Muslims with diabetes face a number of health risks and need adequate preparation in order to fast safely during the month of Ramadan.
Otherwise, they may feel light-headed or even faint from hypoglycaemia, when blood sugar levels fall to abnormally low levels.
We ask experts to tackle some commonly asked questions.
1. Can diabetic patients monitor their blood glucose levels during Ramadan?
Yes, Muslims are allowed to check their blood glucose levels without having to break their fast. Blood glucose monitoring allows diabetic patients to make adjustments to their food and activities.
2. What are the ideal blood glucose levels during fasting and non-fasting periods?
Most diabetic patients should maintain an optimal range of 6 mmol to 8 mmol before meals and 7 mmol to 10 mmol two hours after meals. To achieve this, the morning dose of oral diabetes medication or insulin should be carefully adjusted to avoid both low and high blood glucose during the day.
3. Should diabetic patients exercise during Ramadan?
Why not? Exercise helps to reduce the fat in the body and improve the effects of insulin. But, as a general rule, you should not do strenuous exercise during the day time (during fasting) to avoid low blood glucose levels and dehydration.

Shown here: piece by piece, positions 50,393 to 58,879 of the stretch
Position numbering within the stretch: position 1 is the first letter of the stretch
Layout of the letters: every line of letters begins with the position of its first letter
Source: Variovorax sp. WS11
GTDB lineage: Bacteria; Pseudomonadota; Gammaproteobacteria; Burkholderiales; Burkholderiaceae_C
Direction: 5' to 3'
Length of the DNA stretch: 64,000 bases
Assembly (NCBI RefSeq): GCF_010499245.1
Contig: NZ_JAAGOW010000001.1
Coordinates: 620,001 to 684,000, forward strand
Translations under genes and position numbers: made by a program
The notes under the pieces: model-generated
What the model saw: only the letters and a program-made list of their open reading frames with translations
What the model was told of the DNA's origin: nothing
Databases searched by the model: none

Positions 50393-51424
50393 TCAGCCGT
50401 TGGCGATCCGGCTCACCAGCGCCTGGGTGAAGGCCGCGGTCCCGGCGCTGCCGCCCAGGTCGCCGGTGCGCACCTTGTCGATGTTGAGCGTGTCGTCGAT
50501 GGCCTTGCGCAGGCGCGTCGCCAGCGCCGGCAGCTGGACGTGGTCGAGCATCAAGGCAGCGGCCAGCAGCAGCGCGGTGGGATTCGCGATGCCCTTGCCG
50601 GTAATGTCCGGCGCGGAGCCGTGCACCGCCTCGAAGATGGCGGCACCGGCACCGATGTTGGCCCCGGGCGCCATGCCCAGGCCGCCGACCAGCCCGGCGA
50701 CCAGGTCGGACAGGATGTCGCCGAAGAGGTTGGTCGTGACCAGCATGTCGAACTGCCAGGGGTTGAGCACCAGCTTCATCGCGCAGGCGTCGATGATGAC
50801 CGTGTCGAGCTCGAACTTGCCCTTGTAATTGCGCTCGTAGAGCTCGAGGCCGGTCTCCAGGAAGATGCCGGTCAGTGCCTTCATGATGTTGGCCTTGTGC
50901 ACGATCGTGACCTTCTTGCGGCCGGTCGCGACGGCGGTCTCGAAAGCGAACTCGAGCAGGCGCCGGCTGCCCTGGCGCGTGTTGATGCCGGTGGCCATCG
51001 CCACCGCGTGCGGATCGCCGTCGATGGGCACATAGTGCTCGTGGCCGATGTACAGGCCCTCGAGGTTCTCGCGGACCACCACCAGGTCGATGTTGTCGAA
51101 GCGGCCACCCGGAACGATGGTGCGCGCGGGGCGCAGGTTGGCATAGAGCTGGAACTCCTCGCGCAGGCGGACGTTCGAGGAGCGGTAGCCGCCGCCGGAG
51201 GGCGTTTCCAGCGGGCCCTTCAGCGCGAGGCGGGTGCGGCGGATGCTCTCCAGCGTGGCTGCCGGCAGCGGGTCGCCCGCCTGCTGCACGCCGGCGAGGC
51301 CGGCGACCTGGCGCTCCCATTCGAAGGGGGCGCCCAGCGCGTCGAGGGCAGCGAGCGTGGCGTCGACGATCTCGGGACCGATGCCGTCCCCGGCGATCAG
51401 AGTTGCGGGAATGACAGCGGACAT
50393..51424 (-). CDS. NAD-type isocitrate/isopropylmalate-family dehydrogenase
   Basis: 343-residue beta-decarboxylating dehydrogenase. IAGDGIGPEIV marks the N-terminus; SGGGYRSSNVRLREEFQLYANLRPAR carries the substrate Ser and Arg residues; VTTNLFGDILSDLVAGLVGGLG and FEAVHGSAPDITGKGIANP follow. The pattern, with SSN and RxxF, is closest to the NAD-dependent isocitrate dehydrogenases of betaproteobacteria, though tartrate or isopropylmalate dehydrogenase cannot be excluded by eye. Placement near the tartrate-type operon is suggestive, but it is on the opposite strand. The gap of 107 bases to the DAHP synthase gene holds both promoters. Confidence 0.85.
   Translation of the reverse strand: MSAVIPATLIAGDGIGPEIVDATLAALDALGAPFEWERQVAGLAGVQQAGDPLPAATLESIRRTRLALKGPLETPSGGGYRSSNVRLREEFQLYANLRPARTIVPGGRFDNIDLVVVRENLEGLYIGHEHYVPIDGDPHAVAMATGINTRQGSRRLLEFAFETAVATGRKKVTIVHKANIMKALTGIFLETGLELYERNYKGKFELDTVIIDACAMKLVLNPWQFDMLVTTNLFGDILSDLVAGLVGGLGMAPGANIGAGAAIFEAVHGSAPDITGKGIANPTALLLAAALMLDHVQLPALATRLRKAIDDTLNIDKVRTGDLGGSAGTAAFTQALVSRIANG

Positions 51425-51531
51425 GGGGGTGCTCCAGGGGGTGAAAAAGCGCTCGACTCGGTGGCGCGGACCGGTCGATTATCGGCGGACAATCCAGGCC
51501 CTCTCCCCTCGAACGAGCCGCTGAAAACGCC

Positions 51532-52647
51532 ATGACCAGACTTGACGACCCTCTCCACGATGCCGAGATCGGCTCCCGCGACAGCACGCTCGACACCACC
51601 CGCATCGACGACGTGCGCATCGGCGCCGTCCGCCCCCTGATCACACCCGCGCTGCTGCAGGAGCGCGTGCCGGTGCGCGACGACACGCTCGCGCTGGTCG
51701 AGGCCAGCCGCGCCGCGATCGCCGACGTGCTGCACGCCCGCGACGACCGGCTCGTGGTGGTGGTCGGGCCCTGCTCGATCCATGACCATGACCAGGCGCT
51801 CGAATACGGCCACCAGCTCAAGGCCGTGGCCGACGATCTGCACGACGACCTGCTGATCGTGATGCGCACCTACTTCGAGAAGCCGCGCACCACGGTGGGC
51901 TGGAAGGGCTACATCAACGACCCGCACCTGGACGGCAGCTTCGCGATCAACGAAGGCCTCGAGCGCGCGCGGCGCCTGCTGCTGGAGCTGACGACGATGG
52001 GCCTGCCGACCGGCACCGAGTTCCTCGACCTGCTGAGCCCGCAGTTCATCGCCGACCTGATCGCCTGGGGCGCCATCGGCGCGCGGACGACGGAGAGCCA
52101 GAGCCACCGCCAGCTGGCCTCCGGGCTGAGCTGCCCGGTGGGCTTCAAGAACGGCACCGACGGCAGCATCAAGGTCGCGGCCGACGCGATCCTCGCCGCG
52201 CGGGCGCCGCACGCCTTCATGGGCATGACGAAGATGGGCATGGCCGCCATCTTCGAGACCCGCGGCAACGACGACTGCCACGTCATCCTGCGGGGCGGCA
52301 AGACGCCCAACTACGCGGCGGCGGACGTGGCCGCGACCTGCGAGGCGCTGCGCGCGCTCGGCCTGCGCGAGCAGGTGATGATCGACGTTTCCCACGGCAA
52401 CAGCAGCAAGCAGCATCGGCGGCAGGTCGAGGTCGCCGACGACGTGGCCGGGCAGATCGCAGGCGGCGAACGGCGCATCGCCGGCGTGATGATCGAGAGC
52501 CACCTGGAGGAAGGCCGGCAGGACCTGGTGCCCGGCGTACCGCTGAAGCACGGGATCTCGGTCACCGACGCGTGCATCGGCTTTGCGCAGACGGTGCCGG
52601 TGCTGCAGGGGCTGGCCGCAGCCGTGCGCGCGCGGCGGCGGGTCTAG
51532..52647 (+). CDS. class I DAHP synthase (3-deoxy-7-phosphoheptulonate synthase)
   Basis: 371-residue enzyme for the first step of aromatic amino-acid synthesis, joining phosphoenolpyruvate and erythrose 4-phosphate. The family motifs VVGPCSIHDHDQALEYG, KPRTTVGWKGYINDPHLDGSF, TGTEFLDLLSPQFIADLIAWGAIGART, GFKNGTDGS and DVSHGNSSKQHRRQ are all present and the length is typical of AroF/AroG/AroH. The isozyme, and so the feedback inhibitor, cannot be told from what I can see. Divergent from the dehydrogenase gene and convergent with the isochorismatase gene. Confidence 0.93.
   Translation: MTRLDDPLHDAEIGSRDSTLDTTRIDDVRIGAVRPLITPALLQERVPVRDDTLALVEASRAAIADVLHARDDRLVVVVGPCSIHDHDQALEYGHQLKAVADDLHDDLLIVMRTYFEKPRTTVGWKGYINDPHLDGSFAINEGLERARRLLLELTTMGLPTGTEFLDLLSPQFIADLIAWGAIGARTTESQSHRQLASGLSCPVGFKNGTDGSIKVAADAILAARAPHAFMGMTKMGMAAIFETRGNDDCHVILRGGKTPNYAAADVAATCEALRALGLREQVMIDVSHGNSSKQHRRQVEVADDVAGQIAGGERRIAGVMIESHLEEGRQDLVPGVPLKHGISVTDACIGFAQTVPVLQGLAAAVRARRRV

4. What are the symptoms of hypoglycaemia?
Common ones include feeling hungry, shaky and breaking out in cold sweat. Later, the person may experience light-headedness, confusion or irrritability. If left untreated, it can lead to unconsciousness. Hypoglycaemia is an emergency and requires fast treatment. A blood glucose check can confirm hypoglycaemia, which registers at less than 3.9 mmol/L.
5. How do you handle hypoglycaemia?
Take 15 to 20g of fast-absorbing carbohydrates. Examples include a glucose drink, juices, syrup drinks or sweets. Repeat if the blood glucose level does not go beyond 4 mmol/L after 15 minutes. Food or snacks can be taken 15 to 20 minutes afterwards.
6. What should diabetics take note of when fasting?
Eat fibre-rich food, such as fruit, vegetables, beans and wholegrain products before fasting and when breaking fast. This is to maintain satiety and good sugar control. Also, do not skip the pre-dawn meal to avoid fasting for a longer period than necessary. And if you break your fast by eating dates, eat just one or two as they are high in sugar.
(Sources: Ms Noorani Othman, diabetes nurse educator, nursing service, and Ms Melissa Ho, a dietitian at the department of nutrition & dietetics, Tan Tock Seng Hospital.)
Get more tips in the upcoming issue of Mind Your Body, which comes with The Straits Times every Thursday.